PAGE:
(Photo by Jonathan Daniel/Getty Images)

With Super Bowl LIIIVXIIICLXM on the horizon, it’s time for you to crown the best Super Bowl Halftime Show ever.


And I truly mean you. I’m not a football guy, an NFL guy, or a Super Bowl guy. Sure, I’ve sat through my fair share of The Most Important American Cultural Event of the Year over the years, but I just don’t have the attention span for it. Watching an NFL game is like having ADD, from what I’ve been told by those close to me who’ve been diagnosed with ADD. Adding Super Bowl ads to the mix is like giving ADD PEDs.


That being said, when the act is an interesting one, I’ll check out the Halftime Show. Sometimes live during the game, other times online the morning after. I feel like, next to each year’s Rock and Roll Hall of Fame nominee announcement, who’s playing the Halftime Show is the most polarizing popular music subject in America. Both leading up to, during, and after the performance.


What’s the Best Super Bowl Halftime Show Ever? Pick Your Fave!

Here’s the deal: I’ve done the research, but I need you to do the rest. Starting with Michael Jackson’s Big Game performance during the Bills-Cowboys matchup in January of 1993, I’ve identified what I believe to be the biggest Halftime Show spectacles of the last 30 years. Scroll through my list below, then vote for your favorite.


And again, since this isn’t my area of expertise, I’m leaning on you. After you vote, hit the ROCK 92.9 Facebook page to tell me why you chose the performance you chose. Or, if there’s a year I left off (apologies to ’94’s “Rockin’ Country Sunday” with Clint Black and Tanya Tucker), you can holler at me about that, too. We’re ROCK 92.9, so I’ve focused mainly on the “rock” acts that have performed over the years. OK, let’s kick this off! See what I did there? Football terminology!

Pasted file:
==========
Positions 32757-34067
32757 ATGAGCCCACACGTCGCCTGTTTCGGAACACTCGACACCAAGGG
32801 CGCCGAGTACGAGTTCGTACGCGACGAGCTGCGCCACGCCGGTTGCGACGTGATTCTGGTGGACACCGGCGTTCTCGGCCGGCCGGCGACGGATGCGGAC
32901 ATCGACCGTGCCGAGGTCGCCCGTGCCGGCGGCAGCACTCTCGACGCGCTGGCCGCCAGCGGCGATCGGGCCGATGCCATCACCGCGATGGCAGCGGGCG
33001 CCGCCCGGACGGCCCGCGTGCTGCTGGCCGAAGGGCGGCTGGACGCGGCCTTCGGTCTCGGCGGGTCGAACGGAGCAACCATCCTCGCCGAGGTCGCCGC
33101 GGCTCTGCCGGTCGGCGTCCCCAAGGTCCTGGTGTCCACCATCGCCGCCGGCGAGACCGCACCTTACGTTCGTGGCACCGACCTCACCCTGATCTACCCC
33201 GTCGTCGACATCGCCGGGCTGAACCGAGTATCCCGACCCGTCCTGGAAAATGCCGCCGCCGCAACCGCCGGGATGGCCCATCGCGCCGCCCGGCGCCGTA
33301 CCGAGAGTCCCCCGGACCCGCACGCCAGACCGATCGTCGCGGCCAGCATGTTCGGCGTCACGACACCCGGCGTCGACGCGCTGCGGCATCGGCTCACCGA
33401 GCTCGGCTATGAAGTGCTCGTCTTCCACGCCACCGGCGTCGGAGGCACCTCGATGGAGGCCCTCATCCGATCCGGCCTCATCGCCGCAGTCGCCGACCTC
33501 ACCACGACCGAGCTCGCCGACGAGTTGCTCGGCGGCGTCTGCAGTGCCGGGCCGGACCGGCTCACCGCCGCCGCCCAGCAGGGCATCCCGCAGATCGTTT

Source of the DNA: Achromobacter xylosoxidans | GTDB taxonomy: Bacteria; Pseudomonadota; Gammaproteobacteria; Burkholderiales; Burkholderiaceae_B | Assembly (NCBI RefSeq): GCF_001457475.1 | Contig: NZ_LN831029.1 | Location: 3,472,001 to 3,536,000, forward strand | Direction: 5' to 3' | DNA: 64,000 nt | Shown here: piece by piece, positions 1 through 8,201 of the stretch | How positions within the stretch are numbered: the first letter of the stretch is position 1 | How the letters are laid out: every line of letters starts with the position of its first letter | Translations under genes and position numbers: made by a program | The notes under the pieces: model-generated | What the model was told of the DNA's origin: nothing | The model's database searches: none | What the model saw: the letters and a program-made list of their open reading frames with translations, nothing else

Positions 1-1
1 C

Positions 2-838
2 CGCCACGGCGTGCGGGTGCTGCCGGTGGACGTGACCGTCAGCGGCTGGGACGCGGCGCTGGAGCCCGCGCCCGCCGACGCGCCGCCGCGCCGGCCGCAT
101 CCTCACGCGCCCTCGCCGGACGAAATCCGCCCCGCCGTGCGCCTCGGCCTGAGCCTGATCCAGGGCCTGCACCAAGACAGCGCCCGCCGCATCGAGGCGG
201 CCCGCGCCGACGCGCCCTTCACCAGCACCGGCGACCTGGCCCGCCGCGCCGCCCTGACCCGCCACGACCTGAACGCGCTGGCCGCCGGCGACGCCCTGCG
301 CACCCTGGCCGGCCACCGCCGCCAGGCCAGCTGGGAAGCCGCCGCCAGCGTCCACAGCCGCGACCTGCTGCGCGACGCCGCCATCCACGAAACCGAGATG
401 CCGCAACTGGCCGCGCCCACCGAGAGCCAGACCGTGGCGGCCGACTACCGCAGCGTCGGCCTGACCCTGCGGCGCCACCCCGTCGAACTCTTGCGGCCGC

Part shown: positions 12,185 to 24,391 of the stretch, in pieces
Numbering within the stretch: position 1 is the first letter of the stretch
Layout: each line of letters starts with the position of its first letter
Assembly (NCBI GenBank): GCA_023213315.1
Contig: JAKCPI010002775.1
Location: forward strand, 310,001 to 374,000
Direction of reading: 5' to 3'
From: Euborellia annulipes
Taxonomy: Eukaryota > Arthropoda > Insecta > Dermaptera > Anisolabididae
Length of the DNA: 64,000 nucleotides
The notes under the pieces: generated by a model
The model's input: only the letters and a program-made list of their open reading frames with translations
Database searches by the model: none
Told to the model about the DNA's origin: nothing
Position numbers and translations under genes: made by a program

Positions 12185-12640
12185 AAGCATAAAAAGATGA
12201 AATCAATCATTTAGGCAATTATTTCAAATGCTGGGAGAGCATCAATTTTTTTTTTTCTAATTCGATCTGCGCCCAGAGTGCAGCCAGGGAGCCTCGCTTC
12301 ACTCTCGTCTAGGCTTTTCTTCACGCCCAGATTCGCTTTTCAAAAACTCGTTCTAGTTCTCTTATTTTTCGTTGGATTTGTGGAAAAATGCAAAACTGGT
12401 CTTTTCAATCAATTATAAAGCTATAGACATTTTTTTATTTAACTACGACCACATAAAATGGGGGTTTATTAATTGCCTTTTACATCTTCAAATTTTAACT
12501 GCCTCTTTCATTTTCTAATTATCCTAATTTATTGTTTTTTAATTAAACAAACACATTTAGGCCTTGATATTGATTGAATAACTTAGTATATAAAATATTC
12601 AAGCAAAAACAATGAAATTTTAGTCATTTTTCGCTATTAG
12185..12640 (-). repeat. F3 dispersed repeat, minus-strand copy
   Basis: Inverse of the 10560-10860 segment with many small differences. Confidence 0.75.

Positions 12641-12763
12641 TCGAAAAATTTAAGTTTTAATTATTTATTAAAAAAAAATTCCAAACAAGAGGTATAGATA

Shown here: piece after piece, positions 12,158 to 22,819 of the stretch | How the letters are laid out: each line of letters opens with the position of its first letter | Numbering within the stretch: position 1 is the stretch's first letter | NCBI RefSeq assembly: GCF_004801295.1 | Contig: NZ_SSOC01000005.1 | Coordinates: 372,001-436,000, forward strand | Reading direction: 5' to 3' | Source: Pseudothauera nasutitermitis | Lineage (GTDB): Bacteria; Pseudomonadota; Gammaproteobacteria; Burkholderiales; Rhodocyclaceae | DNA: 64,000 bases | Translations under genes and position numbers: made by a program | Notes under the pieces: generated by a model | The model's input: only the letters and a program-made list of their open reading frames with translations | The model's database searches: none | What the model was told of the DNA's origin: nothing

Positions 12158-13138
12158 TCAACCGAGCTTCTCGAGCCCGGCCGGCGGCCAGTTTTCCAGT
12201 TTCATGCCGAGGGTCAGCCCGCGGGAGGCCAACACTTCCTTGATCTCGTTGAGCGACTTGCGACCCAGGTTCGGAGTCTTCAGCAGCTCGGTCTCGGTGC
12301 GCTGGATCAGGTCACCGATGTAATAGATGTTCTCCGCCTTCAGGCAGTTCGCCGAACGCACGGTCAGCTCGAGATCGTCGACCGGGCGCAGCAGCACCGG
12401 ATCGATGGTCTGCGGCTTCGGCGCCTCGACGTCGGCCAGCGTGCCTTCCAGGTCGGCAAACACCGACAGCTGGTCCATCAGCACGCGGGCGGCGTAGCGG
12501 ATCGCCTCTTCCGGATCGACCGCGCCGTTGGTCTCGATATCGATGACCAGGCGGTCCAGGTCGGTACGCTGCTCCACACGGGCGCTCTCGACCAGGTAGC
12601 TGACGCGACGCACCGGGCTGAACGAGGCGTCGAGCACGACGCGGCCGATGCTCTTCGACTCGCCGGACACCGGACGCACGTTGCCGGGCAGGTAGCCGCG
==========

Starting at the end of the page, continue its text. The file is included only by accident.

• Michael Jackson

    Super Bowl XXVII, 1993 – Throughout the ’60s, ’70s, and ’80s, the Super Bowl Halftime Show consisted mainly of college marching bands and Up With People. That changed with the King of Pop in ’93.

  • Diana Ross

    Super Bowl XXX, 1996 – After a couple of years of themed shows with all-star lineups, the NFL went back to supernova star power with Ms. Ross in ’96 for the 30th anniversary of the Super Bowl. Nothing but hits.

  • Aerosmith & NSYNC

    Super Bowl XXXV, 2001 – Billed as “The Kings of Rock and Pop,” 2K1 saw the Bad Boys from Boston join one of the biggest Boy Bands of the day for a musical Marvel Team-Up. There were some pretty big special guests, too.

  • U2

    Super Bowl XXXVI, 2002 – U2 headlined a touching tribute to 9/11 victims just months after the tragedy. It was a moving, memorable performance that still lingers over two decades later.

  • "Nipplegate"

    Super Bowl XXXVIII, 2004 – Sure, Janet Jackson and Justin Timberlake were joined by Jessica Simpson, Nelly, Kid Rock, and Puff Daddy in ’04. But all anyone will ever remember is Ms. Jackson’s “wardrobe malfunction.” NSFW, of course.

  • Paul McCartney

    Super Bowl XXXIX, 2005 – So how do you follow up the most controversial performance in the history of the Super Bowl Halftime Show? You book a Beatle. Because everyone loves the Beatles and Sir Paul.

  • The Rolling Stones

    Super Bowl XXXL, 2006 – It’s almost as if the NFL execs were like: “Hmmm…people seem to love classic rock…and we were nipple-free last year…so…” So they booked the Stones. Wise choice.

  • Prince

    Super Bowl XXXLI, 2007 – A halftime performance so iconic that oral histories have been written about it and documentaries have been produced. Prince playing “Purple Rain” in the rain.

  • Tom Petty & the Heartbreakers

    Super Bowl XXXLII, 2008 – Tom Petty & the Heartbreakers might be the very definition of “crowdpleaser.” It’s hard to find anyone who didn’t enjoy this Super Bowl Halftime Show.

  • Bruce Springsteen

    Super Bowl XXXLIII, 2009 – Isn’t this the one where Little Stevie shouts “IT’S BOSS TIME!” Cringe. But hey, it’s The Boss playing at the Super Bowl. How did it take this long for these two to come together?

  • The Who

    Super Bowl XLIV, 2010 – The late 2000s really were a golden era for big-name performances at the Super Bowl Halftime Show. The Who continued that trend into the first year of the 2010s.

  • Red Hot Chili Peppers

    Super Bowl XLVIII, 2014 – Sure, Bruno Mars was the “headliner” that year. And he was great! But I was tuning in to see the Chilis. And I’m guessing if you’re reading this, you probably were, too. Even though they had to “fake it.”

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